Linking gene expression with genetic variation at single-cell resolution in human Acute Myeloid Leukemia

Ian T. Fiddes
Ian T. Fiddes
Speaker Name: 
Ian Fiddes, Ph.D.
Speaker Title: 
Bioinformatics Scientist
Speaker Organization: 
10x Genomics
Start Time: 
Thursday, November 8, 2018 - 11:40am
End Time: 
Thursday, November 8, 2018 - 1:15pm
Location: 
Biosciences 200
Organizer: 
Benedict Paten

BME 280B Biomolecular Engineering Department Seminar

 

Abstract
Virtually all tumors are genetically heterogeneous, containing subclonal populations of cells that are defined by distinct mutations. Subclones can have unique phenotypes that influence disease progression, but these phenotypes are difficult to characterize: subclones usually cannot be physically purified, and bulk gene expression measurements obscure interclonal differences. Single-cell RNA-sequencing has revealed transcriptional heterogeneity within a variety of tumor types, but it is unclear how this expression heterogeneity relates to subclonal genetic events - for example, whether particular expression clusters correspond to mutationally defined subclones. To address this question, we* developed an approach that integrates enhanced whole genome sequencing (eWGS) with the 10x Genomics Chromium Single Cell 5' Gene Expression workflow (scRNA-seq) to directly link expressed mutations with transcriptional profiles at single cell resolution. Using bone marrow samples from five cases of primary human Acute Myeloid Leukemia (AML), we generated WGS and scRNA-seq data for each case. Duplicate single cell libraries representing a median of 20,474 cells per case were generated from the bone marrow of each patient. Although the libraries were 5' biased, we detected expressed mutations in cDNAs at distances up to 10 kbp from the 5' ends of well-expressed genes, allowing us to identify hundreds to thousands of cells with AML-specific somatic mutations in every case. This data made it possible to distinguish AML cells (including normal-karyotype AML cells) from surrounding normal cells, to study tumor differentiation and intratumoral expression heterogeneity, to identify expression signatures associated with subclonal mutations, and to find cell surface markers that could be used to purify subclones for further study. The data also revealed transcriptional heterogeneity that occurred independently of subclonal mutations, suggesting that additional factors drive epigenetic heterogeneity. This integrative approach for connecting genotype to phenotype in AML cells is broadly applicable for analysis of any sample that is phenotypically and genetically heterogeneous.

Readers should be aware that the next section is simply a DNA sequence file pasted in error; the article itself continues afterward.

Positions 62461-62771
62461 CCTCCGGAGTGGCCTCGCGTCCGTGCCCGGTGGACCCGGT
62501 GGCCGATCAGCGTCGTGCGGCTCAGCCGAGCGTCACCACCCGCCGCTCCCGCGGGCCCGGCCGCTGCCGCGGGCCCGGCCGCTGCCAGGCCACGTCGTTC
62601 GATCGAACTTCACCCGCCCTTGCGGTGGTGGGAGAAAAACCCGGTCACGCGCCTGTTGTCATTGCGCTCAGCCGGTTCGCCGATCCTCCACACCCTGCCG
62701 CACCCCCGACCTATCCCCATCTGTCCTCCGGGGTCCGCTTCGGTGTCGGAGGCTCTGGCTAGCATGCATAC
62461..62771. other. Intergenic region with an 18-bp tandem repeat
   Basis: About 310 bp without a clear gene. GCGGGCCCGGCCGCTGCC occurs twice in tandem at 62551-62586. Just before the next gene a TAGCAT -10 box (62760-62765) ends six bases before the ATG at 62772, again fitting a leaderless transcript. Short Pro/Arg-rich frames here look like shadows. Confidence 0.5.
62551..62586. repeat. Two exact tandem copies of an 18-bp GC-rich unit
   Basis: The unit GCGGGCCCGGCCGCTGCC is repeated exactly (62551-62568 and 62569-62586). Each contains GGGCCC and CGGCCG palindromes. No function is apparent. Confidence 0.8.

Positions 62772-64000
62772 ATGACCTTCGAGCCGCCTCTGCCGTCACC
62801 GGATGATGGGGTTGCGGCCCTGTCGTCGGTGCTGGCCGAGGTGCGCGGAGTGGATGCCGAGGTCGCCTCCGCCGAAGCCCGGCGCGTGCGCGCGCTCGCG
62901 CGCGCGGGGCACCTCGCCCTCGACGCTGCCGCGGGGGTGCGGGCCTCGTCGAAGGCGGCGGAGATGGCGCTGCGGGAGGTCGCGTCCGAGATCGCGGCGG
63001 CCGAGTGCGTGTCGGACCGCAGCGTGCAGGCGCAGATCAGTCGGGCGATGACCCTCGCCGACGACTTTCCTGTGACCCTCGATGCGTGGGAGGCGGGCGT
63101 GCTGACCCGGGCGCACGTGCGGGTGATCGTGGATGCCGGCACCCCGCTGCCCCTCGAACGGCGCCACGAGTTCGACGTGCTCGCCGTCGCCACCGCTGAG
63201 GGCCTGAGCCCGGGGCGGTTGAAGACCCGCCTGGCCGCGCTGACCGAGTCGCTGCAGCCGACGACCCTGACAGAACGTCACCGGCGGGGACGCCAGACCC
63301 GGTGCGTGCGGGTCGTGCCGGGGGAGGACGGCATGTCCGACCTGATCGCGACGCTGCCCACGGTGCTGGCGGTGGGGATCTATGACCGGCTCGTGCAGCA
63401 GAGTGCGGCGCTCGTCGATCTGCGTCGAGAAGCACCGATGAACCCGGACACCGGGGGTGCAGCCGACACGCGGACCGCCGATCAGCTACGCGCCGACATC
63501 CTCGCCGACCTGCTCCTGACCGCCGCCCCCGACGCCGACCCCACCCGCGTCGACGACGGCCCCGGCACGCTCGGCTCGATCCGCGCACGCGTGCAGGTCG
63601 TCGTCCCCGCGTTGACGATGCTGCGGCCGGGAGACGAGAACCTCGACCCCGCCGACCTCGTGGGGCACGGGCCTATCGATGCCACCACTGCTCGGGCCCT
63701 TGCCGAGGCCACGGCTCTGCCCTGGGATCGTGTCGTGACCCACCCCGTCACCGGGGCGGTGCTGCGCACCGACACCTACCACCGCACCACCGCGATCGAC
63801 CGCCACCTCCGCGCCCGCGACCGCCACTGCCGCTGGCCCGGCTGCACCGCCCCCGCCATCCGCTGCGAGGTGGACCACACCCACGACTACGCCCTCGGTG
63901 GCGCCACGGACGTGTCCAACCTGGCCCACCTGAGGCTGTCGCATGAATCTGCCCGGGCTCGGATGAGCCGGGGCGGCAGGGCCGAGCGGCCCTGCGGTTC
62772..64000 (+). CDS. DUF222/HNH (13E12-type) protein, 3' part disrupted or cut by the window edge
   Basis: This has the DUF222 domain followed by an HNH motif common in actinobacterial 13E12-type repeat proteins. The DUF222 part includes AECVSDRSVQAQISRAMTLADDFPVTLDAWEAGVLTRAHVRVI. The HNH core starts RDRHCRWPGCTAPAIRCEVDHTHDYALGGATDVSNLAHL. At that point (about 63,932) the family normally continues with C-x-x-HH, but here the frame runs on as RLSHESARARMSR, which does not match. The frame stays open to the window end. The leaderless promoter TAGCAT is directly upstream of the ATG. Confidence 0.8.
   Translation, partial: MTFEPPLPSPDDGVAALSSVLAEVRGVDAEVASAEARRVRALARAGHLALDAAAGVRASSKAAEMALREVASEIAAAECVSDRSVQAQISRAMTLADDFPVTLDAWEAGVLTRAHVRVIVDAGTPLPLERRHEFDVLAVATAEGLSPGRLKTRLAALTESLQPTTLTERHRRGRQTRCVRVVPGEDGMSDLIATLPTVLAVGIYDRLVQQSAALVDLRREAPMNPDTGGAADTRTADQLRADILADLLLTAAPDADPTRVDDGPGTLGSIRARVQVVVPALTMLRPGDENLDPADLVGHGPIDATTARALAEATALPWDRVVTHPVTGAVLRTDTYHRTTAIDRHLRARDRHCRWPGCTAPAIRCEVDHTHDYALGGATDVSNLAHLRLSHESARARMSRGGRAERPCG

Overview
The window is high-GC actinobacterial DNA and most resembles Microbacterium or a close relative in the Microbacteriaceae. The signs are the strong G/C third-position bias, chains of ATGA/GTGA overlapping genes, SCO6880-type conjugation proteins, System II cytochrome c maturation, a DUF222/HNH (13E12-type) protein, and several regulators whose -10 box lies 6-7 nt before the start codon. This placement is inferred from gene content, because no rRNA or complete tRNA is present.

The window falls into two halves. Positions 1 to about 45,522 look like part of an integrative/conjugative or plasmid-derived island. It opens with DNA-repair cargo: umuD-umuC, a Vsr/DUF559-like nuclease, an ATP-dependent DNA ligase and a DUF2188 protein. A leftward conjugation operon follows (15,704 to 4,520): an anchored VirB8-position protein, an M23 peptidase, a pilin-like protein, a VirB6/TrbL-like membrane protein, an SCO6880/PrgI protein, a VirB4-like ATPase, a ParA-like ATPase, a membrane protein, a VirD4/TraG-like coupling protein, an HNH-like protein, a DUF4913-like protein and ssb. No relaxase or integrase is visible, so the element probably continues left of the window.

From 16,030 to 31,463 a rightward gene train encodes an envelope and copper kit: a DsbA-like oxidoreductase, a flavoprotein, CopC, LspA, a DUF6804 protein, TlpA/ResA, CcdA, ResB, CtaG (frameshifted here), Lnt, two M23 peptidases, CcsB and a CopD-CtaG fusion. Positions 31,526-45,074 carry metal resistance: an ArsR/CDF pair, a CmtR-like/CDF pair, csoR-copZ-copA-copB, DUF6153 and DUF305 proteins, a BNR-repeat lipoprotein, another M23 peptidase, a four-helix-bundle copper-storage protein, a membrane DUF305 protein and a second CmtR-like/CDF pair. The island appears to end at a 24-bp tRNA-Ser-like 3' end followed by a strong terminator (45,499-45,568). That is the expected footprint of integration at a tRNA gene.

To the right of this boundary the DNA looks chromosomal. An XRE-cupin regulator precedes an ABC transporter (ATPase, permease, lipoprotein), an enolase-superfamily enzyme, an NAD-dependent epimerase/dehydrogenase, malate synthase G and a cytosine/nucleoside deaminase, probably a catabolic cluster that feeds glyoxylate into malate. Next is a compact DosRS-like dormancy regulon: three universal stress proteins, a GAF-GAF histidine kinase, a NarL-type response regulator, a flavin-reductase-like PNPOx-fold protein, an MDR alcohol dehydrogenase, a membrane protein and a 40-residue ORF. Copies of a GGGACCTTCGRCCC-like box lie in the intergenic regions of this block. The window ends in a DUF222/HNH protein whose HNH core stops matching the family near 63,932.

*Allegra A. Petti, Stephen R. Williams, Christopher A. Miller, Ian T. Fiddes, Sridhar N. Srivatsan, David Y. Chen, Catrina C. Fronick, Robert S. Fulton, Deanna M. Church, Timothy J. Ley